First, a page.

Multi-timescale perceptual history resolves visual ambiguity

Brascamp, Jan W, Knapen, Tomas H J, Kanai, Ryota, Noest, André J, van Ee, Raymond and van den Berg, Albert V (2008) Multi-timescale perceptual history resolves visual ambiguity. PloS ONE, 3 (1). e1497. ISSN 1932-6203

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Abstract

When visual input is inconclusive, does previous experience aid the visual system in attaining an accurate perceptual interpretation? Prolonged viewing of a visually ambiguous stimulus causes perception to alternate between conflicting interpretations. When viewed intermittently, however, ambiguous stimuli tend to evoke the same percept on many consecutive presentations. This perceptual stabilization has been suggested to reflect persistence of the most recent percept throughout the blank that separates two presentations. Here we show that the memory trace that causes stabilization reflects not just the latest percept, but perception during a much longer period. That is, the choice between competing percepts at stimulus reappearance is determined by an elaborate history of prior perception. Specifically, we demonstrate a seconds-long influence of the latest percept, as well as a more persistent influence based on the relative proportion of dominance during a preceding period of at least one minute. In case short-term perceptual history and long-term perceptual history are opposed (because perception has recently switched after prolonged stabilization), the long-term influence recovers after the effect of the latest percept has worn off, indicating independence between time scales. We accommodate these results by adding two positive adaptation terms, one with a short time constant and one with a long time constant, to a standard model of perceptual switching.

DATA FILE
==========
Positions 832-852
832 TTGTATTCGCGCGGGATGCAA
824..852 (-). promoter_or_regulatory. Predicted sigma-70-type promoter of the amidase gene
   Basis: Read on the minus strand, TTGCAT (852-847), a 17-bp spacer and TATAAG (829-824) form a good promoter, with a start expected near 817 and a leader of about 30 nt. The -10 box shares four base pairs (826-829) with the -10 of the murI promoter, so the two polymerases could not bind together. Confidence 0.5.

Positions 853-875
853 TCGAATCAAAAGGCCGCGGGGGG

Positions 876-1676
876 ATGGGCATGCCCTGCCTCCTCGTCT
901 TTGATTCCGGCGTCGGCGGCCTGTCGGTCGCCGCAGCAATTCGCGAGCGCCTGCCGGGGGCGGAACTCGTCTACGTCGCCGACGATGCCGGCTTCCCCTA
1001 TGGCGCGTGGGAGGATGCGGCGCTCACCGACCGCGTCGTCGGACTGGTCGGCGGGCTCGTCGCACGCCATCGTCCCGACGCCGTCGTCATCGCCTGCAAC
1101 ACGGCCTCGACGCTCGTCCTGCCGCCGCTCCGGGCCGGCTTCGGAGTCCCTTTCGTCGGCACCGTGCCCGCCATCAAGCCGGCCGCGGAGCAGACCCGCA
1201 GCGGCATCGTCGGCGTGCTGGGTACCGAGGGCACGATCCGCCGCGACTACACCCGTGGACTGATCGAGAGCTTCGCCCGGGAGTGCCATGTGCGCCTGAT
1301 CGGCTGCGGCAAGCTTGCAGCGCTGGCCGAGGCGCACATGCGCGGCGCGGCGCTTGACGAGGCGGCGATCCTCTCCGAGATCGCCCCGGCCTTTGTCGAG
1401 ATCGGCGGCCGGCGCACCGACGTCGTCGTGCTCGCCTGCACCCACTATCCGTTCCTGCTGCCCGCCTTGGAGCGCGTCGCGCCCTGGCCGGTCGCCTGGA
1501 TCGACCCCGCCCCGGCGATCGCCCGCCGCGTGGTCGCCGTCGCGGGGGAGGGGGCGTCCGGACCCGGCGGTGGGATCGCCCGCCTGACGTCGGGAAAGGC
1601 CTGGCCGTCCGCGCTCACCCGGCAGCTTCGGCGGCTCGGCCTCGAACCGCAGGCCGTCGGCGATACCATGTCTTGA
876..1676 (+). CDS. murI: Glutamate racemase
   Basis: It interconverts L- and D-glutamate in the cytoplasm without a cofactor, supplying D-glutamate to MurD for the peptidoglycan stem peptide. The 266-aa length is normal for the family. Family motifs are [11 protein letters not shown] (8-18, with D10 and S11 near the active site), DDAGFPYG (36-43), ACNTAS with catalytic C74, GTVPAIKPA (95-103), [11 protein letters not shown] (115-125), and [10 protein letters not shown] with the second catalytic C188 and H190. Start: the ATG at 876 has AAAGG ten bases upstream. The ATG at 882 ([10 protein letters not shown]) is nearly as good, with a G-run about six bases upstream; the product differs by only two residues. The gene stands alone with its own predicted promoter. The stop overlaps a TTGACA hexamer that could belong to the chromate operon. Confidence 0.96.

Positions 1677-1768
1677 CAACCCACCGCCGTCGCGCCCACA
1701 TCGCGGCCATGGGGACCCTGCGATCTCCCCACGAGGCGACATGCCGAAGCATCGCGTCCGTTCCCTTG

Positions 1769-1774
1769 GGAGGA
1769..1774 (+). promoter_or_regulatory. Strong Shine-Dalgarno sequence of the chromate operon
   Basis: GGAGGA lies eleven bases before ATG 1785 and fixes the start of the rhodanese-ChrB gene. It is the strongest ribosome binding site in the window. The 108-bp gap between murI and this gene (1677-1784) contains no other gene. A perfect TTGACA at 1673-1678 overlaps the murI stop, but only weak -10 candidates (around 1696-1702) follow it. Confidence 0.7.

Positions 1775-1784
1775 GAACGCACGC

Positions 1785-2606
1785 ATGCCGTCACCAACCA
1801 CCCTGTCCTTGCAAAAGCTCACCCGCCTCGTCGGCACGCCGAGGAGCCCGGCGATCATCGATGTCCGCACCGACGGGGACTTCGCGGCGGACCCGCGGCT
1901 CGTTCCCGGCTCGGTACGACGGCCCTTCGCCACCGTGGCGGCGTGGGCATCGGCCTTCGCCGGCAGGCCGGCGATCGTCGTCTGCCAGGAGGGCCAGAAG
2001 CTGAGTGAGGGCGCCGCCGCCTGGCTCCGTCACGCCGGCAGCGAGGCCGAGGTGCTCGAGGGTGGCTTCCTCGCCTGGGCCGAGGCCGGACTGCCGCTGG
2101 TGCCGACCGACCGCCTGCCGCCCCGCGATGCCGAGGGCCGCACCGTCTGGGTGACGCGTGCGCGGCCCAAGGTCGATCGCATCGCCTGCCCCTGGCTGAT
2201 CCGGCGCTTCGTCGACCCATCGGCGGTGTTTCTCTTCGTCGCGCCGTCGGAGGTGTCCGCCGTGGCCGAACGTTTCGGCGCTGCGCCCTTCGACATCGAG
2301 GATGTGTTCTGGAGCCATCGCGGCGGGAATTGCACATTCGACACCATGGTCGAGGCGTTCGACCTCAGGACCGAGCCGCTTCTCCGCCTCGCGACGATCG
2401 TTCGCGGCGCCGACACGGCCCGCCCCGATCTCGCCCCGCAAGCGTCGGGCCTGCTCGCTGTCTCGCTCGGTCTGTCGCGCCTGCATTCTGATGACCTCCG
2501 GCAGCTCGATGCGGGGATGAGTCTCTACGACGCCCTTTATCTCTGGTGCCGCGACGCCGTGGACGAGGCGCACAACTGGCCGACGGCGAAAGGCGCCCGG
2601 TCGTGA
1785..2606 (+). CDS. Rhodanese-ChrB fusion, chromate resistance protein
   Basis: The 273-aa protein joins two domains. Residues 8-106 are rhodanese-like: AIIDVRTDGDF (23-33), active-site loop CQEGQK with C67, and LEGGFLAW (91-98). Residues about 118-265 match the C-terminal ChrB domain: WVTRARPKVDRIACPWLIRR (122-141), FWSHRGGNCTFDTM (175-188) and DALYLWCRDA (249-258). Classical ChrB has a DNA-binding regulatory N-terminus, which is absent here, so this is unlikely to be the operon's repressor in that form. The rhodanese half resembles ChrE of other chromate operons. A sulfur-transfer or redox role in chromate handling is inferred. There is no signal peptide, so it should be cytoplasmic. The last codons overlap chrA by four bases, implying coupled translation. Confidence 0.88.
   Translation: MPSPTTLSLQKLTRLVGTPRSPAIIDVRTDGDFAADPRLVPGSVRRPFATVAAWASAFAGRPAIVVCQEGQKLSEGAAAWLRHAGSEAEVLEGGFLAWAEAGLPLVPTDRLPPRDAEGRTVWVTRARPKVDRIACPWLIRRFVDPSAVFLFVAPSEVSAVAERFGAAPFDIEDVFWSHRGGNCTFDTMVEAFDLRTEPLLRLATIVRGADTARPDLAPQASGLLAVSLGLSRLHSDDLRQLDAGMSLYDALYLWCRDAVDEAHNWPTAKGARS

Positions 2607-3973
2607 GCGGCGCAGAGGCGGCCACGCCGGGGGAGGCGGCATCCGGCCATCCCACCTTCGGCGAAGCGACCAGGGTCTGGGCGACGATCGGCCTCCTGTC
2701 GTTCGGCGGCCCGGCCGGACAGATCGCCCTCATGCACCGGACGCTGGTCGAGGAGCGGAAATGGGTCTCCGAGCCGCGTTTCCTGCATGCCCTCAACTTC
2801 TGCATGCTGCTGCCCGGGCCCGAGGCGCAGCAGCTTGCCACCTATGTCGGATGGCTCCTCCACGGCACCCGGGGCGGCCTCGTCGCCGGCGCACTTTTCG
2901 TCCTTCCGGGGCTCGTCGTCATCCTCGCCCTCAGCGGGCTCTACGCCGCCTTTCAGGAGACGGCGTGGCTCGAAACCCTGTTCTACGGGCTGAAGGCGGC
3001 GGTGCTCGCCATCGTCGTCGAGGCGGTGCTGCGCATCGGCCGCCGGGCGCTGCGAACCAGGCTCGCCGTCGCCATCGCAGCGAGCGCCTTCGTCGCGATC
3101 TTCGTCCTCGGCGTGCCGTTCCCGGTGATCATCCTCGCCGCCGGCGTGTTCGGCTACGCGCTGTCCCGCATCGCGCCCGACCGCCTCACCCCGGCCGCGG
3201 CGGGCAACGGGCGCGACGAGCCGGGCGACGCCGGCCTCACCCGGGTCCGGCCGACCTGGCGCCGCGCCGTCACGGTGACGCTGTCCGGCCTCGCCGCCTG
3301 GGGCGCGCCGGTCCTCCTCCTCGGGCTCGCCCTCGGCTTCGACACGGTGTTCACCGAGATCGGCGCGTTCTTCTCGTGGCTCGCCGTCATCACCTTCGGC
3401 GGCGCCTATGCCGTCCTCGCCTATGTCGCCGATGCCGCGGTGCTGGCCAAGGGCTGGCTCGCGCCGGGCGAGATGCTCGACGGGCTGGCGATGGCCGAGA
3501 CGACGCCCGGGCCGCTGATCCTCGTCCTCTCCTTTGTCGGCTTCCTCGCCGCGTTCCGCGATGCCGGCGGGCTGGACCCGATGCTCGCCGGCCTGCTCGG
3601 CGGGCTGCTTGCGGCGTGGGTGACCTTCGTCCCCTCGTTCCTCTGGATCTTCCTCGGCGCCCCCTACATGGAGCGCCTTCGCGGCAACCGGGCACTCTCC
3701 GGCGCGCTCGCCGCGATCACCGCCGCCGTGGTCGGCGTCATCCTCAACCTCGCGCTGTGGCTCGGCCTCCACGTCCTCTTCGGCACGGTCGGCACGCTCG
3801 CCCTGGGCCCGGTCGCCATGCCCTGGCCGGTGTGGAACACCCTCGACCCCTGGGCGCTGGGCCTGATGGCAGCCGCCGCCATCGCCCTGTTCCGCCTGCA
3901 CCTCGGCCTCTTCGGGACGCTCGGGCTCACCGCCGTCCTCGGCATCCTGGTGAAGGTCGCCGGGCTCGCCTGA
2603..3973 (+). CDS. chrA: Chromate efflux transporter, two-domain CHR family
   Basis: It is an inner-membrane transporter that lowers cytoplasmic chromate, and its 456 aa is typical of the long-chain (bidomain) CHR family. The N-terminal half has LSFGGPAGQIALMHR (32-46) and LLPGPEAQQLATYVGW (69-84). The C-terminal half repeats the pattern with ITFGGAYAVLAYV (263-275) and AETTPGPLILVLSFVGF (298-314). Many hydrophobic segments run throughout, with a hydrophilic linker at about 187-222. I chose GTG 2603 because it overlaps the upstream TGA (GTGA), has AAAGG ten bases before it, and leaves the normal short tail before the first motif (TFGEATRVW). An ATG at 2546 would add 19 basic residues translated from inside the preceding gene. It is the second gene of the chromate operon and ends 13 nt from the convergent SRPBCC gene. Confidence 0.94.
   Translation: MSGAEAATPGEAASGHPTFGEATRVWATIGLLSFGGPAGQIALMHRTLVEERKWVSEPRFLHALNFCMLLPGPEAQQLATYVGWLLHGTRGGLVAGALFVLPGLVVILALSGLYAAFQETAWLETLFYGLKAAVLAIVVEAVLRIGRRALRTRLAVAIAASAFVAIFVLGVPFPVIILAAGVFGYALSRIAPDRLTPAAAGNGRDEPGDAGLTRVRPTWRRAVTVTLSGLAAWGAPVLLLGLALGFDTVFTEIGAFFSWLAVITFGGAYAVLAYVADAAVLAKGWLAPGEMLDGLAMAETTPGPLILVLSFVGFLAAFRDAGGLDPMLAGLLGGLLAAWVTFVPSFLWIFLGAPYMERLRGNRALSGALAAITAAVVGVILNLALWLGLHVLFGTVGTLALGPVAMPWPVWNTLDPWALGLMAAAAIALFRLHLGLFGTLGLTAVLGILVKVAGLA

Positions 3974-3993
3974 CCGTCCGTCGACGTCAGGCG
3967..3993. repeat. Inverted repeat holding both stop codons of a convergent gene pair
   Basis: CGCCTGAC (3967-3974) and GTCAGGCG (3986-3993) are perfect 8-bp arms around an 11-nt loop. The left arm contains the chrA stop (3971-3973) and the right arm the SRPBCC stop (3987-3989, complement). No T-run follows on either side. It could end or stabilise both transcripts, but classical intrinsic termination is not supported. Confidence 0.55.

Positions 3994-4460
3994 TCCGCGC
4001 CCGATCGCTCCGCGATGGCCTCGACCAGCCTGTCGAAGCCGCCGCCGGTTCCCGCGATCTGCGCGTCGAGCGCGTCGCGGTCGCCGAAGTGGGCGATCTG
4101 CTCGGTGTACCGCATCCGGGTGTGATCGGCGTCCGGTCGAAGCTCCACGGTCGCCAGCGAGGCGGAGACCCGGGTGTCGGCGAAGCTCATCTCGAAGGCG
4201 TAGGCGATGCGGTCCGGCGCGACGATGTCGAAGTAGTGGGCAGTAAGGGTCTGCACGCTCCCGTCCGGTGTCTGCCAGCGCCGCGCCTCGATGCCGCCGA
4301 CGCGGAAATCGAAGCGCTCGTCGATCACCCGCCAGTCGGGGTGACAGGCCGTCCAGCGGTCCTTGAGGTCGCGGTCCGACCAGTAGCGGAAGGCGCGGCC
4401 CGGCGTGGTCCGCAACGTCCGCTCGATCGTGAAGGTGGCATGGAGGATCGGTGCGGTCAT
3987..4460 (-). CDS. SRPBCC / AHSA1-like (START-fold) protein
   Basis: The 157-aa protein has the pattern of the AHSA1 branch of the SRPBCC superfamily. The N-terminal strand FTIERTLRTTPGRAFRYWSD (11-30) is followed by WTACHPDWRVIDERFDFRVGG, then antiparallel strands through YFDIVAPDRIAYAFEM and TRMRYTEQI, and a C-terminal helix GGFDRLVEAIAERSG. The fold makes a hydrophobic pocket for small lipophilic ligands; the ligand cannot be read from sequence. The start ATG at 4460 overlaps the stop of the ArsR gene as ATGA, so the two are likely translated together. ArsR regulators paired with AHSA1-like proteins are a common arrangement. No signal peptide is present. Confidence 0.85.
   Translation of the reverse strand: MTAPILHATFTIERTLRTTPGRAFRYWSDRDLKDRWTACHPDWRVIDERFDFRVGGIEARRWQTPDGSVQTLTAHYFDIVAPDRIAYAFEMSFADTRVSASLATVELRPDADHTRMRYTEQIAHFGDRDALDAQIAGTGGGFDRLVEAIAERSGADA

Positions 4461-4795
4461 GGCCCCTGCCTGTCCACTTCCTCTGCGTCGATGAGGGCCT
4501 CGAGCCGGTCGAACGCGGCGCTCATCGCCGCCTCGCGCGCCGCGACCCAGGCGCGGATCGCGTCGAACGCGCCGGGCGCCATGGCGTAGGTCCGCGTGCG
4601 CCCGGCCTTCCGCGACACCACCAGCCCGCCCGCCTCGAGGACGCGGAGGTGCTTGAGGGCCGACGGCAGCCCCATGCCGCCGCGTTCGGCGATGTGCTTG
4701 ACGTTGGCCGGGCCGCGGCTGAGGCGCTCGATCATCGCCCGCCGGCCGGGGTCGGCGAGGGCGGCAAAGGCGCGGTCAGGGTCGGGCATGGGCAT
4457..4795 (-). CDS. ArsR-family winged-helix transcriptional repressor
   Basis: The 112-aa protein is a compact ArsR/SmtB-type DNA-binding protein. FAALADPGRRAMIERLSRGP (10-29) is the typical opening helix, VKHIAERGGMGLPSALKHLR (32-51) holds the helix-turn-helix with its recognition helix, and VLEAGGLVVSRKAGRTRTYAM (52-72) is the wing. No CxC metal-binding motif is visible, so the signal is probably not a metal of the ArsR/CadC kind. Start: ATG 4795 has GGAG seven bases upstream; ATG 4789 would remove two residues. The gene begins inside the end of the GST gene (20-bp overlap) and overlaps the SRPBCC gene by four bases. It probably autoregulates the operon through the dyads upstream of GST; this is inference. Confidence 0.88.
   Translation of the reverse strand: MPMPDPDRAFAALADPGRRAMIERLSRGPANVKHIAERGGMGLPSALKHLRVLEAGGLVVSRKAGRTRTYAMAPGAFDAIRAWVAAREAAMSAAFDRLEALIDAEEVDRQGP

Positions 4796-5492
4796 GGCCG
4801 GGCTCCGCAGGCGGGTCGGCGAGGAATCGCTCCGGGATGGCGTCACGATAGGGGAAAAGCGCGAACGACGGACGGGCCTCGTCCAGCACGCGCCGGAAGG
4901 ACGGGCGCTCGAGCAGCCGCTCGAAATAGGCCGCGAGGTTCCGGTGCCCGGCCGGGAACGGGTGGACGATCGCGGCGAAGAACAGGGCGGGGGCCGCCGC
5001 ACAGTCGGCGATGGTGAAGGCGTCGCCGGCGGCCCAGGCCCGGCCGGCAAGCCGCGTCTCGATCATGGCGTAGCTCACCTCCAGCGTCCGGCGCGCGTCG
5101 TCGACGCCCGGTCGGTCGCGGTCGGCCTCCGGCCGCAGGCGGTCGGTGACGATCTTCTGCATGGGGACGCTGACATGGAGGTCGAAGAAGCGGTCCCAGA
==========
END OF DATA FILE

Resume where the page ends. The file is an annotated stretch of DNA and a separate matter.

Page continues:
Item Type: Article
Schools and Departments: School of Psychology > Psychology
Subjects: R Medicine > RC Internal medicine > RC0321 Neurosciences. Biological psychiatry. Neuropsychiatry
Depositing User: Ryota Kanai
Date Deposited: 11 Mar 2013 09:02
Last Modified: 08 Mar 2017 23:34
URI: http://sro.sussex.ac.uk/id/eprint/43929

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